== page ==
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Aerospace Technologist Education Requirements and Career Info

Learn about the education and preparation needed to become an aerospace technologist. Get a quick view of the requirements as well as details about degree programs, job duties and necessary skills to find out if this is the career for you.

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An aerospace technologist ensures that spacecraft and aircraft are running efficiently and safely. These professionals typically hold an associate's degree or train through the military.

Essential Information

Aerospace technologists play a major part in the efficiency and safety of aircraft and spacecraft. They assemble, operate, service and repair air- and spacecraft and related ground support equipment. Technologists also test equipment and instruments that launch, position, track and evaluate these vehicles. Prospective aerospace technologists should seek an associate's degree or similar experience or training. Military training in aerospace technology can substitute for a degree.

Required Training 2-year degree in aerospace technology; alternately, training through military services
Projected Job Growth (2014-2024)* 4% projected growth
Mean Salary (2015)* $68,620 for all aerospace engineering and operations technicians

Source: *U.S. Bureau of Labor Statistics

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Aerospace Technologist Education Requirements

Although the primary focus of aerospace technology is aircraft and spacecraft, it is also used in other areas, including transportation systems, wind power and aerodynamics for such things as golf balls and race cars. Education requirements for all areas are the same.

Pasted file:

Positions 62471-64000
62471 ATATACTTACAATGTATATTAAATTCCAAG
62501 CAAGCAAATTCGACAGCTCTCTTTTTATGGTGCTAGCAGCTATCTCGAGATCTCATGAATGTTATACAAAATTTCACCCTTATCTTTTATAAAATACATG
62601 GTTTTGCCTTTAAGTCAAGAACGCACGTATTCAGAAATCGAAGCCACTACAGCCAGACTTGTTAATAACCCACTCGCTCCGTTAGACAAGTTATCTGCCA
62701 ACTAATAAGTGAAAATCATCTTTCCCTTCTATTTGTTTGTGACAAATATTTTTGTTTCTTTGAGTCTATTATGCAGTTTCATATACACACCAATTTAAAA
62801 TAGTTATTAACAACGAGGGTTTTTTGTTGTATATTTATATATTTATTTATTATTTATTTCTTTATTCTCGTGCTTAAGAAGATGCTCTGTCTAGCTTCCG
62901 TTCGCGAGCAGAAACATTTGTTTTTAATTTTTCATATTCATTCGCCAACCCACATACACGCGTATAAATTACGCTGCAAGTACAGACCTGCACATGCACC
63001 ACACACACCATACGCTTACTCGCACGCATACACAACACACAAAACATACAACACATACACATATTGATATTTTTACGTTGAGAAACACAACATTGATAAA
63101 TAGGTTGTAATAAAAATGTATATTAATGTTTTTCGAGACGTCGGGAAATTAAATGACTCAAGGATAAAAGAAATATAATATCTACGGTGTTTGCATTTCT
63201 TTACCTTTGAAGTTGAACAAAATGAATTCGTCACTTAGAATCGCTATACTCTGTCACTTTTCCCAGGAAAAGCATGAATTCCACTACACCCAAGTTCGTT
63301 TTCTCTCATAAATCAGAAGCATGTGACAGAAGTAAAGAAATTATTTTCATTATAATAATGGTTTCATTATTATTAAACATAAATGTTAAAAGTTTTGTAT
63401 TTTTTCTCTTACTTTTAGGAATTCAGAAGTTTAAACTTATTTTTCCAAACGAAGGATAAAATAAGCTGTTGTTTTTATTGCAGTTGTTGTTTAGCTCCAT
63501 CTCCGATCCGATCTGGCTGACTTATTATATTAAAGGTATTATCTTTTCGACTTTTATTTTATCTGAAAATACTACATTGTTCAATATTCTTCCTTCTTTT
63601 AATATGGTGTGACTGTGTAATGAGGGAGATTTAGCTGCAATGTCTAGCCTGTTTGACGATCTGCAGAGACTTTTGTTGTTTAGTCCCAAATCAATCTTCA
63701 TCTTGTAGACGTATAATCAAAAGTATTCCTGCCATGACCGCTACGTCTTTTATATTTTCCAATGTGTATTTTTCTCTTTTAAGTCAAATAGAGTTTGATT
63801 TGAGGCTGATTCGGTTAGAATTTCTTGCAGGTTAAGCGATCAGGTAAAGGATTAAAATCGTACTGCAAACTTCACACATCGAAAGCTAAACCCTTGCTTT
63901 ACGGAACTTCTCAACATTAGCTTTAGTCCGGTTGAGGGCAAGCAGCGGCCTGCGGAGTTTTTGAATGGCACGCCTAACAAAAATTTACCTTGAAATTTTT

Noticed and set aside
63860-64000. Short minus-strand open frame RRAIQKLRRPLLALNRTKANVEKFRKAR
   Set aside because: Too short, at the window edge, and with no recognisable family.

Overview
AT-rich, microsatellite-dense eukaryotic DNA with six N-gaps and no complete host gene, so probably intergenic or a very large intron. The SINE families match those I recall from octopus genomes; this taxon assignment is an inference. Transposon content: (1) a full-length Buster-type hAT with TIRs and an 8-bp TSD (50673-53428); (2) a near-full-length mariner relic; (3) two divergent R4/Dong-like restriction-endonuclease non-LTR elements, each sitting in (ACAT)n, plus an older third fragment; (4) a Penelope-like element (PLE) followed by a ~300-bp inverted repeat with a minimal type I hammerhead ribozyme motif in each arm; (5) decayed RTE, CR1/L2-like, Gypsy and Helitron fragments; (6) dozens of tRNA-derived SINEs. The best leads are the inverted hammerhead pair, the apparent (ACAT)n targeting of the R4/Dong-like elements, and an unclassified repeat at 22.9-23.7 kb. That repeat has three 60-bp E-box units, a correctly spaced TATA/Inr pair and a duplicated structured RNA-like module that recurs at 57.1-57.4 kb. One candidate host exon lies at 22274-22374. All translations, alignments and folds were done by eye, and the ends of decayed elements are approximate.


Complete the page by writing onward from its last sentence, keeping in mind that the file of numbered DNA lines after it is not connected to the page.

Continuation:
SpaceTEC is the National Science Foundation's Center of Excellence for Aerospace Technical Education that gives a voluntary national certification for aerospace technologists. It has indicated that the aerospace technologist requires no more than a 2-year degree or similar training or experience (www.spacetec.org). This training is offered through vocational and technical colleges, community colleges and the military services.

An Associate of Applied Science in Aerospace Technology degree is the most common degree offered. In earning these degrees, students will study aerodynamics and propulsion, aircraft design and manufacture (including systems, control and stability) and commercial flight stipulations. Some programs also focus on helping students to develop the ability to adapt to changes in a continually developing field.

Although only an associate degree is necessary to work as an aerospace technologist, more colleges are offering bachelor's degrees in aerospace with a concentration in technology or engineering on aerospace technology. These degrees are generally for individuals who want more advanced education in engineering. However, this usually takes one out of the technologist role.

Career Info

Aerospace technologists may find aerospace jobs as fabricators, machinists or welders. They may help assemble aerospace structures. The highest paying industries for aerospace technologists are computer systems design and scheduled air transportation. Scientific research and development is third. However, the most jobs are found in manufacturing products, parts and instruments, according to the U.S. Bureau of Labor Statistics (www.bls.gov).

In 2015, the average annual salary for all aerospace engineering and operations technicians was about $68,620 per year, or $32.99 an hour. States with the highest concentration of aerospace technologist jobs were Washington, Arizona and Georgia. The BLS anticipated a 4% increase in terms of employment opportunities between 2014 and 2024. This is believed to be because design and testing computer simulations will be used more frequently.

If technologists want to broaden the focus of their career, they can earn aeronautical engineering degrees on both bachelor's and master's levels. Doctoral degrees are available to those who wish to specialize in research.

As an aspiring aerospace technologist, you'll need both formal education and on-the-job training. Once hired, you will be repairing, maintaining, and assembling aircraft and aviation equipment.

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